Without further ado, let us take a look at these contenders!
As parallel ATA drives, these units were evaluated running off of our Testbed's native Intel ICH5 controller rather than the Silicon Image 3124-2 adapter used to assess SATA drives. Read onwards to see how they stack up!
Access Time and Transfer Rate
For diagnostic purposes only, StorageReview measures the following low-level parameters:
Average Read Access Time- An average of 25,000 random read accesses of a single sector each conducted through IPEAK SPT's AnalyzeDisk suite. The high sample size permits a much more accurate reading than most typical benchmarks deliver and provides an excellent figure with which one may contrast the claimed access time (claimed seek time + the drive spindle speed's average rotational latency) provided by manufacturers.
Average Write Access Time- An average of 25,000 random write accesses of a single sector each conducted through IPEAK SPT's AnalyzeDisk suite. The high sample size permits a much more accurate reading than most typical benchmarks deliver. Due to differences in read and write head technology, seeks involving writes generally take more time than read accesses.
WB99 Disk/Read Transfer Rate - Begin- The sequential transfer rate attained by the outermost zones in the hard disk. The figure typically represents the highest sustained transfer rate a drive delivers.
WB99 Disk/Read Transfer Rate - End- The sequential transfer rate attained by the innermost zones in the hard disk. The figure typically represents the lowest sustained transfer rate a drive delivers.
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The average rotational latency of a 7200 RPM spindle is about 4.2 milliseconds. At 5400 RPM, latency hovers around 5.6 ms. As a result, 7200 RPM drives enjoy an innate 1.4 millisecond advantage when it comes to average access time, the sum of latency and seek time. It is no surprise then that the two 7200 RPM units, the Deskstar 7K100 and Momentus 7200.1, post the best overall access times. Interestingly, however, neither unit can boast the best measured seek time. That distinction goes to Hitachi's 5400 RPM Travelstar 5K100. The drive's calculated seek time of 9.8 milliseconds nearly offsets its lower spindle speed and places the unit's access time closer to that of the 7200 RPM duo than its 5400 RPM brethren.
While the Travelstar 7K100 again claims the best average write access time score, the 5400 RPM 5K100 again delivers a great showing. This time around, it is enough to edge past the Momentus 7200.1 to stake out the 5K100's position as the #2 drive.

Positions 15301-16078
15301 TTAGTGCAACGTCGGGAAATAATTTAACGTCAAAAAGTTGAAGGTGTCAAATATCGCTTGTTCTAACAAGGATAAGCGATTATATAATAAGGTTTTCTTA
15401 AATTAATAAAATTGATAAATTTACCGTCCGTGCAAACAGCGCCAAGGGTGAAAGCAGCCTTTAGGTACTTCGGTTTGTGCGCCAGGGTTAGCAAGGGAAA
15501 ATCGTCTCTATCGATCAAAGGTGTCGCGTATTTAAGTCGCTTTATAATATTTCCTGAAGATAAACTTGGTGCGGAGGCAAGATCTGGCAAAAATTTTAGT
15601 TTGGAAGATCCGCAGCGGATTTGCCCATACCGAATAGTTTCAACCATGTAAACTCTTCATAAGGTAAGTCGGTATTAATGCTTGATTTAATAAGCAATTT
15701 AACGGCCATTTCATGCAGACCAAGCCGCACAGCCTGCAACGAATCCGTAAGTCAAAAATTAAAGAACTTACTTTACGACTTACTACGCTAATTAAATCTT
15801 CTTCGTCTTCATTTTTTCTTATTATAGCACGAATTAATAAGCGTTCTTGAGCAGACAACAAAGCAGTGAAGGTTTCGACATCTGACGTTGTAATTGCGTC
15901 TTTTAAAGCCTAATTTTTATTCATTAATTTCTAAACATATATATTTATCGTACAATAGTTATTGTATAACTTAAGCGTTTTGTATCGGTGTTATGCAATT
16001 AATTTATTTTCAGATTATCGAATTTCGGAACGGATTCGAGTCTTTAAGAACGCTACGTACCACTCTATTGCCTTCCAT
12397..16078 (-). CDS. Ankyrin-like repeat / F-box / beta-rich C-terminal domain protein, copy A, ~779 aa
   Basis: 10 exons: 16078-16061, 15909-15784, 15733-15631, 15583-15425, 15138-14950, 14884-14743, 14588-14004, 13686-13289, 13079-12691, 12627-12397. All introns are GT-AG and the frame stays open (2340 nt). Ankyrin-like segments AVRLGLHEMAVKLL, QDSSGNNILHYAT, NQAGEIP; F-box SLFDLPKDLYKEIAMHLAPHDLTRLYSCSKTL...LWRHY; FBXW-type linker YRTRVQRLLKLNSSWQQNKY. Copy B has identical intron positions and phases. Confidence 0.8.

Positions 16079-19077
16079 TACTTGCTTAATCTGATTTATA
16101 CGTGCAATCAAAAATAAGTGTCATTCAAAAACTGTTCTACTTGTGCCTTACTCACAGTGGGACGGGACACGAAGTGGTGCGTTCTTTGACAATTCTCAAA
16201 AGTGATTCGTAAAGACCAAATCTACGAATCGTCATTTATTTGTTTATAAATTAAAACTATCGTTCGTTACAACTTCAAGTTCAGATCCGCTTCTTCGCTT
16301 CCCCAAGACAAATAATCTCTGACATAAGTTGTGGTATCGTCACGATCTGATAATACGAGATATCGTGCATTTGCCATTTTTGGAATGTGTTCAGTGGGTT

When it comes to sequential transfer rates, it is once again Hitachi's Travelstar 7K100 at the top. At 53 MB/sec, the Travelstar easily outdistances the second-place Momentus 7200.1. The Momentus, in turn, rides its 7200 RPM spindle speed advantage and outpaces the fastest 5400 RPM unit (Seagate's own) by nearly 10 MB/sec. The 5400 RPM crowd segments next, with the Momentus 5400.2 and Travelstar 5K100 at about 39 MB/sec, Fujitsu's MHT and WD's Scorpio hovering at 35 MB/sec, and Samsung's SpinPoint bringing up the rear at 31 MB/sec.
Inner zone scores for the 7K100 and 7200.1 come in relatively close to each other at just under 30 MB/sec, hinting at the Travelstar's slightly steeper rate decay as data moves towards inner tracks. Similarly, all the 5400 RPM contenders weigh in at about 20 MB/sec.
It is important to remember that seek time and transfer rate measurements are mostly diagnostic in nature and not really measurements of "performance" per se. Assessing these two specs is quite similar to running a processor "benchmark" that confirms "yes, this processor really runs at 2.4 GHz and really does feature a 400 MHz FSB." Many additional factors combine to yield aggregate high-level hard disk performance above and beyond these two easily measured yet largely irrelevant metrics. In the end, drives, like all other PC components, should be evaluated via application-level performance. Over the next few pages, this is exactly what we will do. Read on!
StorageReview uses the following tests to assess non-server use:
StorageReview.com Office DriveMark 2006- A capture of VeriTest's Business Winstone 2004 suite. Applications include Microsoft's Office XP (Word, Excel, Access, Outlook, and Project), Internet Explorer 6.0, Symantec Antivirus 2002 and Winzip 9.0 executed in a lightly-multitasked manner.